CAPE ALAVA, in Clallam County , Washington , U.S. , is the
westernmost point in the contiguous 48 states , with a longitude of
124° 44′ 11.8″ W (during low tide and walking out to the west
side of Tskawahyah Island). The westernmost point is located in
Olympic National Park and the Makah Indian Reservation .
* 1 Name * 2 History * 3 Geology * 4 Recreation * 5 References * 6 External links
The cape was named after the Spaniard Don José Manuel de Álava (born in Vitoria , January 1, 1743) for his role as commissioner during the solution of the conflict of Nootka in 1794.
Petroglyphs at Wedding Rocks, approximately 1 km south of Cape Alava, Olympic NP
In early 1834, a Japanese ship, the Hojun Maru , made landfall at
The Cape became the western terminus of the newly created Pacific Northwest Trail with the passage of the Omnibus Public Land Management Act of 2009 .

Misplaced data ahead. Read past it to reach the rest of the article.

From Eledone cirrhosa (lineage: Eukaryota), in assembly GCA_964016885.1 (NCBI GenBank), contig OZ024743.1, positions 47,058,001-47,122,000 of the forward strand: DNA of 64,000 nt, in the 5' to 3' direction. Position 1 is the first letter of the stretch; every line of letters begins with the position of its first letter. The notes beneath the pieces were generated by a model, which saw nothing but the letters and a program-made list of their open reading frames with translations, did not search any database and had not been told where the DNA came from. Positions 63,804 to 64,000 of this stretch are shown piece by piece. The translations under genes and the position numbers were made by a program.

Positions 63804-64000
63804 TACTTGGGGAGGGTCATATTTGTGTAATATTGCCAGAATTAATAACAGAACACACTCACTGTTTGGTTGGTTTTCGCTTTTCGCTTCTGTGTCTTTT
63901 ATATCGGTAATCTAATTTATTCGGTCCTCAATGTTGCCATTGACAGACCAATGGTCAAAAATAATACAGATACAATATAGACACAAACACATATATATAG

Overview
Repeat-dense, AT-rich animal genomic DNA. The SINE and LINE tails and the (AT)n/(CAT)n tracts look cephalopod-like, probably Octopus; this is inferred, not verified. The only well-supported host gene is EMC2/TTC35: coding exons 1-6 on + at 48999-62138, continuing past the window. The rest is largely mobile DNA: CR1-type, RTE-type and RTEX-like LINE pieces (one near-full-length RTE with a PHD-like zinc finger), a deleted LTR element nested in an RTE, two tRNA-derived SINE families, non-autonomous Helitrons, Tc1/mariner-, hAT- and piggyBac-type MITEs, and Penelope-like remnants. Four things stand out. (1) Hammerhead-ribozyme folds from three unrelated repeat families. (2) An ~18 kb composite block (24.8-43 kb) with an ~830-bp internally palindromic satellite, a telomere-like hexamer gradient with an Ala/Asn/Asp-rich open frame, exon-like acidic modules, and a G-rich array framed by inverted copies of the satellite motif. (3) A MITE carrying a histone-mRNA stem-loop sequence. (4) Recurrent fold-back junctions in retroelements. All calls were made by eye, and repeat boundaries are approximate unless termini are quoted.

The beaches surrounding the trail terminus are composed of a variety of different rock types and formations .
The rich mixture is a result of the combined erosive power of the
ocean and relatively recent glacial activity. According to the
Washington State Department of Natural Resources, the area's sediments
are classified as Unconsolidated Deposition, translating to the
geological equivalent of a grab bag. More finely, the deposits are
listed as “
Quaternary Sediments, Dominantly Glacial Drift , includes
alluvium ”. The
Quaternary time period dates to the end of the most
recent ice age , roughly 10,000 to 14,000 BCE. A geologic map of
Washington shows the unique nature of such sediments being exposed to
the full grinding force of the